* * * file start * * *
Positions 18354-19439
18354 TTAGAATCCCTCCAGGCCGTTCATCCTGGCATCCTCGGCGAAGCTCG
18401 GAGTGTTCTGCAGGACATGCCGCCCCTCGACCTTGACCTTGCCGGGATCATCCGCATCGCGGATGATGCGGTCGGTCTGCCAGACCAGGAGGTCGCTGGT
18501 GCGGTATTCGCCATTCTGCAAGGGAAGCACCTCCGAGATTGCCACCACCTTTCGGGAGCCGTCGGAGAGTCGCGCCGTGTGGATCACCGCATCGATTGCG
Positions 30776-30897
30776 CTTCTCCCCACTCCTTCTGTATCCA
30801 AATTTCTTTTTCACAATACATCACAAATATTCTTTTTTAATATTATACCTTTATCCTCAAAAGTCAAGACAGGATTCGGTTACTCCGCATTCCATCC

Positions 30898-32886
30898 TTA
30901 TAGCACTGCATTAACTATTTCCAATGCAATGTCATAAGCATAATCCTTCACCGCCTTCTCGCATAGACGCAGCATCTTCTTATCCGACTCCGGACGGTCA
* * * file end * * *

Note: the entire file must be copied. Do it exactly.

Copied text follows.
Positions 18354-19439
18354 TTAGAATCCCTCCAGGCCGTTCATCCTGGCATCCTCGGCGAAGCTCG
18401 GAGTGTTCTGCAGGACATGCCGCCCCTCGACCTTGACCTTGCCGGGATCATCCGCATCGCGGATGATGCGGTCGGTCTGCCAGACCAGGAGGTCGCTGGT
18501 GCGGTATTCGCCATTCTGCAAGGGAAGCACCTCCGAGATTGCCACCACCTTTCGGGAGCCGTCGGAGAGTCGCGCCGTGTGGATCACCGCATCGATTGCG
Positions 30776-30897
30776 CTTCTCCCCACTCCTTCTGTATCCA
30801 AATTTCTTTTTCACAATACATCACAAATATTCTTTTTTAATATTATACCTTTATCCTCAAAAGTCAAGACAGGATTCGGTTACTCCGCATTCCATCC

Positions 30898-32886
30898 TTA
30901 TAGCACTGCATTAACTATTTCCAATGCAATGTCATAAGCATAATCCTTCACCGCCTTCTCGCATAGACGCAGCATCTTCTTATCCGACTCCGGACGGTCA